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Illegal miners in Welkom; Rands

South Africa: Paying municipal residents face severe water shortages

White paying residents in small towns in the Free State, in South Africa, are facing severe water shortages after the Department of Water and Sanitation’s threatened to cut off the water supply for non-payment by municipalities.

Published: December 6, 2017, 6:42 am

    All the municipalities in the province are run by the governing ANC party and they may only employ black staff due to Affirmative Action laws. The mismanagement of funds at a local governing level is rife and has been reported widely in the South African media.

    “The Department of Water and Sanitation’s threat to cut off the water supply to the Free State municipalities that owe nearly R3 billion to water boards, is a slap in the face of paying residents,” says Jan van Niekerk, FF Plus provincial leader in the Free State.

    The Department is threatening to cut off the water supply to seven Free State municipalities if they do not pay their outstanding water accounts by the 8th of December.

    Opposition parties have asked the Minister of Water and Sanitation, Nomvula Mokonyane, to reconsider cutting off the water supply to the municipalities that have fallen behind with their payments.

    “Tax payers in the Free State are already heavily burdened with constant water shortages and increased water tariffs that were implemented as protective measures in drought-stricken municipal regions.

    “Not only is access to water a Constitutional right, but it would also be unfair to allow paying residents to be adversely affected due to the mismanagement of municipalities, water boards and water suppliers.

    “It is the Department and municipalities’ duty to ensure that water accounts are paid.

    “Paying residents should not have to suffer due to situations like the one in Mangaung, where there are disputes between the municipality and Bloem Water. It is not the residents’ problem to solve. It is the government’s responsibility to ensure that debt does not escalate to a point where threats that the water supply will be cut off are made,” says Van Niekerk.

    With a debt of just over R3.5-billion owed to power utility Eskom and the Sedibeng Water Board for basic services, Matjhabeng municipality in the Free State is, on paper, currently the worst-run municipality in South Africa.

    The water waste is horrendous. The black township of Thabong‚ which forms part of the Matjhabeng Local Municipality‚ has gained a reputation for being one of the worst-run municipalities in the country, Timeslive reported.

    In Thabong‚ outside the mining town of Welkom, water leaks even in affluent suburbs number around 400 on any given day. Raw sewage runs down several roads.

    Crime too has increased because every single street lamp along its main road has been cut down and sold for scrap‚ leaving residents in darkness.

    Since its inception in 2000‚ Matjhabeng has received qualified audit opinions consistently‚ confirming suspicions of corruption running rampant, according to Timeslive.

    On Friday ANC municipal officials were informed of their second unqualified audit noted by the South African Auditor General in two years.

    Minister of Water Affairs Nomvula Mokonyane last week had included Matjhabeng in a list of municipalities that have defaulted on their water bill.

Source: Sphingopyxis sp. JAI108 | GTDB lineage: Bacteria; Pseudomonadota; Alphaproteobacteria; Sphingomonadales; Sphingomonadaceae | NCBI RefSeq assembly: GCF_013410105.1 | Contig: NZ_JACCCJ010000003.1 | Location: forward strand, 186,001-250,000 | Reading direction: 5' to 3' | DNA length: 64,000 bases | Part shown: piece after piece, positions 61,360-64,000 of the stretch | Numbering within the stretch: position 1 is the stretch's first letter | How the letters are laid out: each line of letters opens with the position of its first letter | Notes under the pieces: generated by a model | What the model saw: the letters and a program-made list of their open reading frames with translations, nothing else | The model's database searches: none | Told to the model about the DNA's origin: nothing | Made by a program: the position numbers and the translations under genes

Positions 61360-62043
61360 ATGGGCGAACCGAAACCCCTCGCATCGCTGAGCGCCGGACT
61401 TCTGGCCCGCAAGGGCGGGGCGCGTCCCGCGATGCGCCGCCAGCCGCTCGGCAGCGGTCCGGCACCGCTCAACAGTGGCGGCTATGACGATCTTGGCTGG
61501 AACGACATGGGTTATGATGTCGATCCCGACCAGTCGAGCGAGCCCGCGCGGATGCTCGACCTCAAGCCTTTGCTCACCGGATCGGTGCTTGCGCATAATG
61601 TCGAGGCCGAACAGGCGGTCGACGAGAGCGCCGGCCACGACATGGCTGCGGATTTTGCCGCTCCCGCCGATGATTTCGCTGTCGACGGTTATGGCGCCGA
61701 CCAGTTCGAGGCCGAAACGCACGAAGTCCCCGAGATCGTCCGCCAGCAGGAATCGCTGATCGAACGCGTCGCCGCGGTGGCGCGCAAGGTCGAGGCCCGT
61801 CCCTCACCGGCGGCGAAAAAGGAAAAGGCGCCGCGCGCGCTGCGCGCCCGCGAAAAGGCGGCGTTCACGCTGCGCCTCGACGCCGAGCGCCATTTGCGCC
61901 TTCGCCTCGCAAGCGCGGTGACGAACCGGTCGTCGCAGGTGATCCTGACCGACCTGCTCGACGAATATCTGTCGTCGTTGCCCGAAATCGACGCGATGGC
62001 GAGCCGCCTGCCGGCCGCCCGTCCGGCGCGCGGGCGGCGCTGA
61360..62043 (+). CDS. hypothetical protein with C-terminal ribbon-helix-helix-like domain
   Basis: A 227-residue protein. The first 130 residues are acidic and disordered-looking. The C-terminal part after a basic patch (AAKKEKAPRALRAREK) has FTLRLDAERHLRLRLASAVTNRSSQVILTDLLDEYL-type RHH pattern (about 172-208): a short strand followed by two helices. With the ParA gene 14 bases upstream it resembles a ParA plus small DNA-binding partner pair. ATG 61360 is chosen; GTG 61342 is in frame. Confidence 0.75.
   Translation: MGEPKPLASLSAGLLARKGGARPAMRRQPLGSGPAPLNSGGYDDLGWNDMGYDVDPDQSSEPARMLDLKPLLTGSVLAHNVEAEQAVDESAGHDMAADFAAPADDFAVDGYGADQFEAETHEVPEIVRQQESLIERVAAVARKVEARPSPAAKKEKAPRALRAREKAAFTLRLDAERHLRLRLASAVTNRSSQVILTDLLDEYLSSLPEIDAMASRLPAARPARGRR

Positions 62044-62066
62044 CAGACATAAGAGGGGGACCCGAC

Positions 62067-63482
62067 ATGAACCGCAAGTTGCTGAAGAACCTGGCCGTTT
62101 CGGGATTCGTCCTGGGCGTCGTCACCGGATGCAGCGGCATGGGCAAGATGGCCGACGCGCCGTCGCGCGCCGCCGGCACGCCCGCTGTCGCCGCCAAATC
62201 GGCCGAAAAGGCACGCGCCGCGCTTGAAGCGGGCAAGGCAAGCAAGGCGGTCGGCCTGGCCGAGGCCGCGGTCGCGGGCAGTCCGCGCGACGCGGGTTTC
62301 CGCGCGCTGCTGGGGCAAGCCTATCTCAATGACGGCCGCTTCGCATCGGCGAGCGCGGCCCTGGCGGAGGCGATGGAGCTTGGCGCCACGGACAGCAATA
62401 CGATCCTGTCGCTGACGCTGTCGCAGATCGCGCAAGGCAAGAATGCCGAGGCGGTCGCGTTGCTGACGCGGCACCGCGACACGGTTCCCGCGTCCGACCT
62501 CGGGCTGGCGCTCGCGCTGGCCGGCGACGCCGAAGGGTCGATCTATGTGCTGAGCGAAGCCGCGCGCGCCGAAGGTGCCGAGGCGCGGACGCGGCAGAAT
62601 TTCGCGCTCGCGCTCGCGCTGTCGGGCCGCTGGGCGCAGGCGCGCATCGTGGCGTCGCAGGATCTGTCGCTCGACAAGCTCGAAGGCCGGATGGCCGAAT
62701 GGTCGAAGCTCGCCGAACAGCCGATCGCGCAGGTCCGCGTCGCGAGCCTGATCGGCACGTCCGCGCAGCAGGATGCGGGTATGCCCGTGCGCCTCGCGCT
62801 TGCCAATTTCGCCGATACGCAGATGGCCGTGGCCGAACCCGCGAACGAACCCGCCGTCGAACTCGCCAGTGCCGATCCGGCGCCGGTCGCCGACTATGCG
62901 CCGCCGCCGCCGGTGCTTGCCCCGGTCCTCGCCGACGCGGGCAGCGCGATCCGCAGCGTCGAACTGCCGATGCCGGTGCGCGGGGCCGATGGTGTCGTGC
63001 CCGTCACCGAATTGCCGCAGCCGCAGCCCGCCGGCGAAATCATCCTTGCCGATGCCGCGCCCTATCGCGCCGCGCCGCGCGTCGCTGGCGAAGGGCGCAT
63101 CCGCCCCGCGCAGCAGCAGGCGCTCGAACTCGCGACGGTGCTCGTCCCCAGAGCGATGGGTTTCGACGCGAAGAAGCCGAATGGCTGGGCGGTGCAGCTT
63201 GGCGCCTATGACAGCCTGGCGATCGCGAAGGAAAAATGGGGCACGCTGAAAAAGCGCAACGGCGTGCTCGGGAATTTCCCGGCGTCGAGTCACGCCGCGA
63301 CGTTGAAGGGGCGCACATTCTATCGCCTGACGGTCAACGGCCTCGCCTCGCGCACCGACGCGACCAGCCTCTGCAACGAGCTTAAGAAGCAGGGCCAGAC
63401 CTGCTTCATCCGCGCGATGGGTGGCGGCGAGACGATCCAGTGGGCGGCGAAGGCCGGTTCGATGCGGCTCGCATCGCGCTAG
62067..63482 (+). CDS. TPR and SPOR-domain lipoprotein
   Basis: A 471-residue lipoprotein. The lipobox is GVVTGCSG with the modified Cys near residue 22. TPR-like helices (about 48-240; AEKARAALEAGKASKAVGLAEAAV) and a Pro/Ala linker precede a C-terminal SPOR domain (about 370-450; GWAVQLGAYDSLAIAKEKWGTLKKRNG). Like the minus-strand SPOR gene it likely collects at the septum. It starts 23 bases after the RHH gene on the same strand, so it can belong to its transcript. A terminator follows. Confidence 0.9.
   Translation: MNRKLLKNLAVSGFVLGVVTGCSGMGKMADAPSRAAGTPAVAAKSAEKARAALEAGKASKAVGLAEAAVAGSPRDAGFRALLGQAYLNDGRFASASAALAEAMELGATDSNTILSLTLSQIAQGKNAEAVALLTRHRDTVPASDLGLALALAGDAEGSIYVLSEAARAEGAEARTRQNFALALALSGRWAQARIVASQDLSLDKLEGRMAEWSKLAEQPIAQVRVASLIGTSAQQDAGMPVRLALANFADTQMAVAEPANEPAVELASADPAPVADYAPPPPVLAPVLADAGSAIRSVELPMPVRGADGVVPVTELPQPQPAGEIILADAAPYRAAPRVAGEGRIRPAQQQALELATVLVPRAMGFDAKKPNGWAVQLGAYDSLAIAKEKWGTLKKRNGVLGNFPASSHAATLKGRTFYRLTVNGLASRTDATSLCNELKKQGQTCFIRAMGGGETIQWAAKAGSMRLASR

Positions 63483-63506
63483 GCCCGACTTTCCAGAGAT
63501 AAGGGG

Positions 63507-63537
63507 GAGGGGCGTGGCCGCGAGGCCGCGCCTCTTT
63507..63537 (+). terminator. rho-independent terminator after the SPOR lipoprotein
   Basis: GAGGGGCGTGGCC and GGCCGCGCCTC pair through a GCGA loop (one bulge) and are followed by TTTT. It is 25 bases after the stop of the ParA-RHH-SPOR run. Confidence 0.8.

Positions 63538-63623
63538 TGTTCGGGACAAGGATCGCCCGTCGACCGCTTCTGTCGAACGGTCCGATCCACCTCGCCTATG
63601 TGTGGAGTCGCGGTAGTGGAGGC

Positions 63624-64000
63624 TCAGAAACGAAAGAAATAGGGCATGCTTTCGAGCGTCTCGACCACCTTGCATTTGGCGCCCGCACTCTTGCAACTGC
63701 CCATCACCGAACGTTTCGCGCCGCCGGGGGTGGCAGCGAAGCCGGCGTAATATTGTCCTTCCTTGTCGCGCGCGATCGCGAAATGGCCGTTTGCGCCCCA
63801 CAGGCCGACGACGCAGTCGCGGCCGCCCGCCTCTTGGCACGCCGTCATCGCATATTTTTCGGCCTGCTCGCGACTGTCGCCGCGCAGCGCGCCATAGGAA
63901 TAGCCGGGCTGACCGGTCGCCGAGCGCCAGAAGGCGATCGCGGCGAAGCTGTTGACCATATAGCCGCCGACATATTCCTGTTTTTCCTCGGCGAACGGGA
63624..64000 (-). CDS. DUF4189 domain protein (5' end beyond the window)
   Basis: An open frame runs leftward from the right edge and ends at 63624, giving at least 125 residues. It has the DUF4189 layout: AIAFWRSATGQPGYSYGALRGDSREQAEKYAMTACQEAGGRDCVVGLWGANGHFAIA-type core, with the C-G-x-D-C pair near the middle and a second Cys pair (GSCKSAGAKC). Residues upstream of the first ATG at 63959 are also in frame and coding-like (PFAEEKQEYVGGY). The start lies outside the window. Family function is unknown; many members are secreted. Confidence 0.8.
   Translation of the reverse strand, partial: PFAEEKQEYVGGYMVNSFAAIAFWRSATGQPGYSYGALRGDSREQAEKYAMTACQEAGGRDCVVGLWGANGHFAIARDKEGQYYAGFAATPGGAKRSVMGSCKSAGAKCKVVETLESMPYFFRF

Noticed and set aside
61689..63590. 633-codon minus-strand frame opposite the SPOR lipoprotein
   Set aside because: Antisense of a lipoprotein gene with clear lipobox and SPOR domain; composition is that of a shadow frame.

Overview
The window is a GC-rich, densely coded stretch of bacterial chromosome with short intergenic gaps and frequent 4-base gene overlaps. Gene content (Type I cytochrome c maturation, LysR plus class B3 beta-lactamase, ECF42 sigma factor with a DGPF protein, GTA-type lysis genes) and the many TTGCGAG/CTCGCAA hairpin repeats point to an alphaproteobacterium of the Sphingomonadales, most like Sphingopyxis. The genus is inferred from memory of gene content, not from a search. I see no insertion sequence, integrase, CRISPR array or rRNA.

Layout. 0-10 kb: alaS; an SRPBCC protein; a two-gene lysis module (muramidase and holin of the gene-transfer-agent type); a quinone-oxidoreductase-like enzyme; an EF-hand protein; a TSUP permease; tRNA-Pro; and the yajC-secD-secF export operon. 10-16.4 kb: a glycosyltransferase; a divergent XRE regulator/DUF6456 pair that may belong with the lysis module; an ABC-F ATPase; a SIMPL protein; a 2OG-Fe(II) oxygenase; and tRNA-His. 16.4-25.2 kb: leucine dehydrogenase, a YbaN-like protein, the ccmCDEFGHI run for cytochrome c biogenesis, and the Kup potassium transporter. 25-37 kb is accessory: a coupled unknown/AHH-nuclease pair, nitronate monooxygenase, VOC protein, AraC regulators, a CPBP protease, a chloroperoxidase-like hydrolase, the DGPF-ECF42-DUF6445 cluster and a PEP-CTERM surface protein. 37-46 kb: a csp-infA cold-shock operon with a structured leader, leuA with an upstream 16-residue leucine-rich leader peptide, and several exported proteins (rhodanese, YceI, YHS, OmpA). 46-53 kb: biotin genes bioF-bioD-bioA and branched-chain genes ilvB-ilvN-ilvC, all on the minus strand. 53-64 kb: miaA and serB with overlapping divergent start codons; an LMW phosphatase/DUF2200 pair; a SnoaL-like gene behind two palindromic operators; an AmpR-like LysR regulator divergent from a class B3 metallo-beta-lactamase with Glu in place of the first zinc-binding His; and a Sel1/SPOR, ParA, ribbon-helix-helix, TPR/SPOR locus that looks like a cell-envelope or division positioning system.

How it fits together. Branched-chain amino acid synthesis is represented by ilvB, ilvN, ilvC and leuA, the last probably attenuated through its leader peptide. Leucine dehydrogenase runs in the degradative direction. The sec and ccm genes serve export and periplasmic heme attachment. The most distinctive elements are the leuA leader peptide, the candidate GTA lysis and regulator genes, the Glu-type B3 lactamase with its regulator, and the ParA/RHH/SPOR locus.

The municipality faces challenges in terms of revenue collection despite a flourishing wealthy illegal mining sector. On average‚ revenue collection only just tops 35 percent with non-white wards collecting only 2 percent of actual billing. Residents owe the municipality around R2-billion.

    One municipal official‚ who spoke on condition of anonymity‚ said there was evidence of the involvement of local police in illegal mining activity. “We believe gold is smuggled out through the private airport‚ to Dubai and other places‚” the official said.

    Municipal spokesman Kgojane Matutle‚ blamed illegal mining for the water problems. He said that in several areas water pipes were tapped into to wash illegally mined gold. “It is a daily occurrence. We send someone to fix a pipe today‚ and tomorrow they break the pipe again‚” Matutle said.

    But copper cable theft, not related to mining, is also costing the municipality some R2-million every month.

    The debt crisis is not limited to only one mining municipality however. Free State municipalities’ outstanding debt to water boards presently amounts to:

    Mangaung : R349,227,064.00
    (Bloemfontein, Botshabelo, Dewetsdorp, Mangaung, Thaba Nchu, Van Stadensrus, Wepener)

    Kopanong : R196,689,402.00
    (Bethulie, Edenburg, Fauresmith, Gariep Dam, Jagersfontein, Philippolis, Reddersburg, Springfontein, Trompsburg, Waterkloof)

    Ngwathe : R83,322,099.00
    (Edenville, Heilbron, Koppies, Parys, Vredefort)

    Mafube : R159,850,470.00
    (Cornelia, Frankfort, Tweeling, Villiers)

    Maluti-a-Phofung : R233,925,937.00
    (Harrismith, Kestell, Phuthaditjhaba)

    Mathjabeng : R1,849,226,784.00
    (Allanridge, Hennenman, Odendaalsrus, Ventersburg, Virginia, Welkom)

    Nala : R126,954,981.00
    (Bothaville, Wesselsbron)

    TOTAL : R2,999,196,737.00

    Schalk van der Merwe‚ provincial chairman of the Small Business Institute‚ questioned the management of Matjhabeng’s debt book.

    “For these guys to actually balance their books they must show that they have a huge amount of debt outstanding from the people that are supposed to buy from them. And we asked them for a list of businesses in the area who have outstanding debt‚ and we found some factories who have bills of R200-million. That is impossible‚ you can’t even use that amount of energy‚ never mind be in arrears to that amount‚” he said.

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